For those of you that have a fireplace and chimney, when was the last time that you had it inspected? It's one of those things that folks just do not think about until they have a problem, that same can be said for septic tanks and that will be a topic for another day!
Homes generally have a masonry chimney flue or a metal fabricated flue. The modern or more common masonry flues are usually lined with a terra-cotta tile liner which provides a smooth solid surface for the smoke/combustion gases to escape. The metal flue is usually fabricated in sections and assembled with interlocking sections forming a smooth solid surface as well for the smoke to exit the chimney.
Regardless if it is masonry or metal they both need to be maintained, they are not maintenance free! I'm going to address two of the most common problems that I find with chimneys.
When wood is burned, more than just smoke goes up the chimney. Creosote is deposited inside the chimney lining. Creosote is a black or dark brown tar, and soot is a fine carbon powder which colors smoke. The combination of creosote and soot is usually what is referred to as creosote in the chimney.
There are several forms of creosote, they are all dangerous because they are flammable and can cause chimney fires. Every year, many thousands of house fires are caused because of dirty chimneys which haven’t been properly maintained. This is why it is so important to have your chimney cleaned and inspected by a qualified chimney sweep on an annual basis if you use it often. The following pictures are chimneys with creosote problems!
A tile lined chimney with a heavy buildup of creosote. Major fire hazard that is just waiting for a spark to ignite the creosote.
Metal chimney with one of the worst cases of creosote buildup I have ever seen. The entire metal flue had to be replaced on this home.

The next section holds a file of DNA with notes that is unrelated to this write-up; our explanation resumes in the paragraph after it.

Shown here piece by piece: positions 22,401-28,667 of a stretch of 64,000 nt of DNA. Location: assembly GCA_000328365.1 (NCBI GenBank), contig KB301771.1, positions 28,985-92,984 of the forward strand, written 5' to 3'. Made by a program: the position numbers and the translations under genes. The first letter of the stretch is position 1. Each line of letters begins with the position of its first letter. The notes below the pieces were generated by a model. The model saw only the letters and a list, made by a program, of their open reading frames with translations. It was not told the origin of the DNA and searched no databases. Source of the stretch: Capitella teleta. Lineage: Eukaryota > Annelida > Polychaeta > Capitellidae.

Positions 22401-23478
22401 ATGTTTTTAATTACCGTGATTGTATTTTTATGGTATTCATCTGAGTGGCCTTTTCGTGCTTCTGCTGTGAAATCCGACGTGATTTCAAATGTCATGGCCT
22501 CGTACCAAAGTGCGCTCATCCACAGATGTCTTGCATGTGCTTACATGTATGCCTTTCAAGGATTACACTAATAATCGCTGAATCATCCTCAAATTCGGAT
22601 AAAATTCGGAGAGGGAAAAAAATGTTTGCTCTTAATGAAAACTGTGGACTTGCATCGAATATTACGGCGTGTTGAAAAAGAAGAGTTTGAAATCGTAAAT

The chimney crown and cap
The top of your chimney structure is called the chimney crown the flue pipe is surrounded by the crown. If you have a chimney cap, which is recommended it will be on the top of the flue pipe. If a masonry chimney crown becomes cracked, it needs to be repaired so that moisture doesn’t get into the chimney system. With a metal fabricated chimney you will have a metal crown. While metal crowns do not crack, they do rust and corrode and have a typical lifespan of 20 years before they need to be replaced.
Moisture is the largest natural enemy to the chimney system and can cause damage to the masonry, lining, firebox, damper, ceilings and walls in your home, and more. Chimney caps also protect the chimney from moisture but also keep out critters, birds and other debris.
With a masonry or metal chimney the crown protects the entire chimney structure by shedding water. A good crown will keep water out of the chimney structure while a bad or cracked crown will allow water to seep into the chimney structure which can cause extensive damage to the chimney and the home.
This is a metal chimney crown that needs to be replaced. It has rusted through and water is seeping into the home.
This masonry chimney has a severally cracked crown and the cap is corroded.
Be sure to look for a chimney sweep that is a member of the National Chimney Sweep Guild and the Chimney Safety Institute of America. Their members tend to be the leaders in their profession. Good chimney sweeps can keep your fireplace and chimney in good working condition for years and years of enjoyment.
Scott Patterson has been a professional home inspector since 1995 and works out of the Greater Nashville TN area. You can contact him at his office 615-302-1113 or on his cell at 615-870-4162 via text or voice.